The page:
Wednesday 14 August 2019

My Journey to Oxbridge with OCD

Lottie writes about the challenge of managing high pressure expectations with OCD and the importance of remembering and celebrating achievements. 

- Lottie Brown

College was the first time that I really began to excel academically. Following surprisingly impressive AS results, it was suggested that I consider applying for Oxbridge. I never in a million years thought that I would get an offer. Even so, I applied just so that I didn’t have to live with the disappointment of not knowing. When I received an interview I was absolutely delighted yet adamant that I wouldn’t become too attached because I didn’t want to be too upset when I got rejected. To my utter amazement, I received an offer. It was such a dream come true! 

At this time, I was also living with undiagnosed Obsessive Compulsive Disorder, so I knew that the next few months would not be easy. The more I succeeded academically, the worse my OCD would get because I felt I had more to lose. The build up to the A-Level examinations was particularly difficult for me, I carried hand-sanitiser everywhere and there were days when I would be constantly going back and forth from the bathroom washing my hands because I was fearful that if I didn’t, I would do badly on my exams and thus not get to go to Oxford. I struggled to decide which clothes to wear and would get so annoyed if any of my revision papers had been moved, because I thought that they might be contaminated and cause me to fail my exams. It was, in a word, exhausting. The problem was that I was still undiagnosed, so I had no idea how to stop the time-consuming rituals. I wish that I had sought professional help at this point, then I would have been able to use the techniques from ERP therapy to challenge my OCD. It would also have better prepared me for the psychological breakdown that I experienced in the final year of my undergraduate degree. Instead, after sitting my A Levels, I had to use the subsequent months of respite to recover from the exhaustion of OCD.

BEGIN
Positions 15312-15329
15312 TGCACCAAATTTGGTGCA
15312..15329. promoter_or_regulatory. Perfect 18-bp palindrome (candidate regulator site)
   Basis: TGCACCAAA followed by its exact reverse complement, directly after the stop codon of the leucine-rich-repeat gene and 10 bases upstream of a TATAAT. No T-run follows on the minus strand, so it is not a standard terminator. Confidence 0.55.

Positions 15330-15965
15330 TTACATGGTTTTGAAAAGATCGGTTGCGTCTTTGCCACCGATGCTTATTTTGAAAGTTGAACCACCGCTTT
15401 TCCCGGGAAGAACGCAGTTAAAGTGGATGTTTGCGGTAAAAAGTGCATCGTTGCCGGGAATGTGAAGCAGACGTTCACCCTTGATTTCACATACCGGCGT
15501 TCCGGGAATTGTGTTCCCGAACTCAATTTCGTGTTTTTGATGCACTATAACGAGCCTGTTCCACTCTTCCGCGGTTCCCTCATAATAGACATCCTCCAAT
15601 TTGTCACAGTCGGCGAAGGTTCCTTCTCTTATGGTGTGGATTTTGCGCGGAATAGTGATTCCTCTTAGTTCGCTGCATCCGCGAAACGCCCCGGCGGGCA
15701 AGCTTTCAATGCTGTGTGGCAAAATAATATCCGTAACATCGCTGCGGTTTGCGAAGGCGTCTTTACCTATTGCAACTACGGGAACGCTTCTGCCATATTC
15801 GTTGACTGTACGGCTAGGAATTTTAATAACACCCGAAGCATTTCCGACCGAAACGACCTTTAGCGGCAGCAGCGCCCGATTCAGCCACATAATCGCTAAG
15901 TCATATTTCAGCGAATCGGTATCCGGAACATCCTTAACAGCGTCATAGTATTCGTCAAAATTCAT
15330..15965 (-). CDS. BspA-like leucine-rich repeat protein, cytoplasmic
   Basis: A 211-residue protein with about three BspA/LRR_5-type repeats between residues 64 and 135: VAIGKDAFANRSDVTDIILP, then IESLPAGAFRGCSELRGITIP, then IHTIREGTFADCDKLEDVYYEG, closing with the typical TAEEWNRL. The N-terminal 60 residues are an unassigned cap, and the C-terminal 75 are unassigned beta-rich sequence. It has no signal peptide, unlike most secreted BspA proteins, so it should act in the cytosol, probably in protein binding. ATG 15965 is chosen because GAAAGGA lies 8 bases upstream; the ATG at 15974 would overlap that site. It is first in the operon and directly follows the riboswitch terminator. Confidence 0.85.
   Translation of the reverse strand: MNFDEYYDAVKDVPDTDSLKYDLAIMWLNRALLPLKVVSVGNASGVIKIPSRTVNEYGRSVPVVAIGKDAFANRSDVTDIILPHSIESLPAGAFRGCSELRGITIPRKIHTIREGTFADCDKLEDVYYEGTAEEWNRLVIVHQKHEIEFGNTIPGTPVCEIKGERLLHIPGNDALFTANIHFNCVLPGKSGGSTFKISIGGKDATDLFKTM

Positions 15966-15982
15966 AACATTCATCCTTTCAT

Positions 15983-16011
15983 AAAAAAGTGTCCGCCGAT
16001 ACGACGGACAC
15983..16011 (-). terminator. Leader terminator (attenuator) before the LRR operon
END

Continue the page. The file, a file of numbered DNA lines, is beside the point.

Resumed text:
When results day came, I was so anxious. I remember going back and forth from the bathroom to wash my hands until it felt ‘just right’; I felt that I didn’t want to negatively affect my A-Level results by having contaminated hands when I opened them up. To my absolute delight, I had fulfilled my offer. I was going to Oxford. I couldn’t stop crying as I ran into my parents’ room to tell them. They started crying as well. Hearing the commotion my sister came out of her room and joined in the crying too. Almost eight years on, this is still one of the happiest moments of my life. It’s a moment that I constantly look back at when I am feeling lost or struggling to find direction. It reminds me that, in spite of a constant and debilitating struggle with OCD, I still managed to achieve my dreams and study at Oxford. And that is something that my struggle with mental illness is never going to take away from me. For anyone who is facing a similar struggle, it is important to get help sooner rather than later. There is no substitute for professional help; it would have been so helpful to have this in place before (rather than after) beginning university. Then I would have had the necessary coping strategies for dealing with the pressures of university life.

Find out more about OCD and how to support a friend here

Lottie is a PhD student in Classics at the University of Bristol. She has been struggling with OCD and anxiety for several years, and is very passionate about raising awareness of mental illness and challenging stigmas. She regularly blogs about her own experiences with mental illness here.

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